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Marketing funnels describe how potential customers move from looking to buying. Advisors can and should use that concept. In this multi-part series, I will explain how advisors can gain more control over the funneling process.

In this first part, I will define a funnel and why it is essential to your marketing strategy.

What is a funnel?

A marketing funnel is the journey from prospect to client you create within your marketing strategy. It is a carefully structured set of steps or actions a person has to go through. It's called a funnel because many may start the process, but only a few will complete it. A funnel is mostly a self-selecting process, as it’s the client's choice to move through, but it is the firm's job to set things up in the most beneficial and informative way possible.

While a marketing funnel is used in all industries and is especially important in the financial advisory world. It is not about making a sale, but rather MANAGING the client journey and creating value.

Misconceptions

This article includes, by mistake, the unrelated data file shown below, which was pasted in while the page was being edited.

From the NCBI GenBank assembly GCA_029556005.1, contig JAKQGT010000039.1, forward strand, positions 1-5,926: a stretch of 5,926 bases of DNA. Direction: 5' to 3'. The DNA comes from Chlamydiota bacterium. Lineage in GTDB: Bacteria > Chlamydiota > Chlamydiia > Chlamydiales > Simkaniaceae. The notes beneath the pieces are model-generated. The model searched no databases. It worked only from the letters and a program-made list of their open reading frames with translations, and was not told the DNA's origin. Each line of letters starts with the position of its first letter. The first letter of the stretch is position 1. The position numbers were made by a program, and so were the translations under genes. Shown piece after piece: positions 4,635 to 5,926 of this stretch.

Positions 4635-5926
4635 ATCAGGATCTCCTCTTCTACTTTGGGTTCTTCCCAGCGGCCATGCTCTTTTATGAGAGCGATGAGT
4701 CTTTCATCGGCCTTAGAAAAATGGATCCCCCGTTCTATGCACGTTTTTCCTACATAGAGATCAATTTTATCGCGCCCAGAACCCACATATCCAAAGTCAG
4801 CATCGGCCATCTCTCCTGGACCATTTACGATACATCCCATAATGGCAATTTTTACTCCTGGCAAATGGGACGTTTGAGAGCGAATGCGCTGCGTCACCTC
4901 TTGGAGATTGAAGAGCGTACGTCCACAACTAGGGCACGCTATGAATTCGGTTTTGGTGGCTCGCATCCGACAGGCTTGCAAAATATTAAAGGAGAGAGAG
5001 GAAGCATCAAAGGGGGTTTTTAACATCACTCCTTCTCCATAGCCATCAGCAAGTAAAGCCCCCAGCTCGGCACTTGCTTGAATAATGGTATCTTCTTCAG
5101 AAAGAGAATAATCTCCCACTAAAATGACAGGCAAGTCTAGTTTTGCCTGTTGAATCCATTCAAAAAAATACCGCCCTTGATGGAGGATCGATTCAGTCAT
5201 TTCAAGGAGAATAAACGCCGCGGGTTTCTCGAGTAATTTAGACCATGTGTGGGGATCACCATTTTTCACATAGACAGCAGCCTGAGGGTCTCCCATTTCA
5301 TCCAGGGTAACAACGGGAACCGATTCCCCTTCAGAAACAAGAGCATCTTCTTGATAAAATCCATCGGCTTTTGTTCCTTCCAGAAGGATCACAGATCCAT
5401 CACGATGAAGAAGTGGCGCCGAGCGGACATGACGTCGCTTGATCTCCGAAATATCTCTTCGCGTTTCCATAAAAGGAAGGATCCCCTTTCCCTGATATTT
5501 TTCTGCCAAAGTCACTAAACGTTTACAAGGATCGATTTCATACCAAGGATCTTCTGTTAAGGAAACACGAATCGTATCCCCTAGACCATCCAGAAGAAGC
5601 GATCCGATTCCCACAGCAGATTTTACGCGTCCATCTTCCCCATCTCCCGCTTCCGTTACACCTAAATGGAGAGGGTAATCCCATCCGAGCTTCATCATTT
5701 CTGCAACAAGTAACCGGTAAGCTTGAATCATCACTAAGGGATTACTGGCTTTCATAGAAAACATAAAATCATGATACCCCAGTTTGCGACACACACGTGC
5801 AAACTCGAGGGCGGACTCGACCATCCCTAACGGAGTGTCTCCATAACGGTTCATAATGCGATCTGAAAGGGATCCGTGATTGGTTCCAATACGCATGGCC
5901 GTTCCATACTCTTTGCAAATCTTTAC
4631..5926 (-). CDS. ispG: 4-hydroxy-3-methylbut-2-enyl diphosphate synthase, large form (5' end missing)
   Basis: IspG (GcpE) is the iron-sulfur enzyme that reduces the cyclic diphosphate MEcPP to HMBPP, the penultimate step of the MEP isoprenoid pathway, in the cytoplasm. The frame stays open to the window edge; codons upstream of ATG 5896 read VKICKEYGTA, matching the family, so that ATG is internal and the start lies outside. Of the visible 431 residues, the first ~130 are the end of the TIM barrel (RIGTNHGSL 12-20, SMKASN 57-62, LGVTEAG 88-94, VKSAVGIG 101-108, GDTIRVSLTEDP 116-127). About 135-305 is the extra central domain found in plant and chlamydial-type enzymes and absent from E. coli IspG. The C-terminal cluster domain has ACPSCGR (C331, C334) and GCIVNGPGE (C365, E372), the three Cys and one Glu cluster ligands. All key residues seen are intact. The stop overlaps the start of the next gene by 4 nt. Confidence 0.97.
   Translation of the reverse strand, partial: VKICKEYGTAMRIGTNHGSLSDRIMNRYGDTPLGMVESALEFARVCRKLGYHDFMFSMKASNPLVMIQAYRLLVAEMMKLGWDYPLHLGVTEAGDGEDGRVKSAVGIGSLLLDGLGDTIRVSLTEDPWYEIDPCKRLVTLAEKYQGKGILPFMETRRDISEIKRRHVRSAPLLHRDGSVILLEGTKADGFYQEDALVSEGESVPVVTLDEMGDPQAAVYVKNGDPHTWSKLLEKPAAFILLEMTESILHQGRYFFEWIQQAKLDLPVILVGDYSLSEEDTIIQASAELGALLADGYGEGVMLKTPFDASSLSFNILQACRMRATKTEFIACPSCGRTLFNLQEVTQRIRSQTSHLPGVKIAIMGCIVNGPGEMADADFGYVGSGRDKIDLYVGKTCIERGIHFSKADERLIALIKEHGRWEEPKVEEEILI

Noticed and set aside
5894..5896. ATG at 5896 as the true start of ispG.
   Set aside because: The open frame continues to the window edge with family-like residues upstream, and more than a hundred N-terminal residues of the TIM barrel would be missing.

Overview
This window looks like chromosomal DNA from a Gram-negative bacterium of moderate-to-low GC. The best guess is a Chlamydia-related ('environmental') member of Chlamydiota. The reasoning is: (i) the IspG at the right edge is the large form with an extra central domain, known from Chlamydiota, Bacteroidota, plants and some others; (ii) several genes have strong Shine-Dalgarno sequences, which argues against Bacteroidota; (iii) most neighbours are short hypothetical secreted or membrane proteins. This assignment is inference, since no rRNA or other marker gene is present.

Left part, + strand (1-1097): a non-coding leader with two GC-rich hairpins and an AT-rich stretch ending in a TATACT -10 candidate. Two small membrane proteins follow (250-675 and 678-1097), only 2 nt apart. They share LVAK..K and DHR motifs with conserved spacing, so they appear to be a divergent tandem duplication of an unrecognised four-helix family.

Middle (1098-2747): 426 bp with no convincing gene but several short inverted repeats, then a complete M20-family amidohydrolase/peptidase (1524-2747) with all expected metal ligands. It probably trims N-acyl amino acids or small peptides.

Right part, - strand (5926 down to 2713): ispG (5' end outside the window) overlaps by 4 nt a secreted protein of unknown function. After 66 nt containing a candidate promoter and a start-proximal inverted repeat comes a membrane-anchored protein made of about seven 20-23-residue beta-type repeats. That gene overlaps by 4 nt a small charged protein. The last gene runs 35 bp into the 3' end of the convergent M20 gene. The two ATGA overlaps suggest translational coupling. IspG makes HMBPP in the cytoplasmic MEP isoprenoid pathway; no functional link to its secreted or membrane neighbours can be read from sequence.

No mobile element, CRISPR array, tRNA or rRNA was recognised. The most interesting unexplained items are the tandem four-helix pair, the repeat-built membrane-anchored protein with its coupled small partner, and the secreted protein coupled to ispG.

While the idea of marketing funnels is a common one, it is also associated with misconceptions.

Misunderstood. When speaking with my financial advisor clients about setting up funnels as a part of their marketing strategy, I often hear that funnels are viewed as pushy or too sales-driven for this industry. This is not true if you keep the focus on building and nurturing relationships, and less about making the sale.

Not static. People do not behave in a linear way. While you may think that the ideal way to get from point A to point B is a straight line, it is not always the path chosen by your clients. As long as you take that into account when developing your marketing funnels, you will understand the process more clearly and have a better understanding of your results.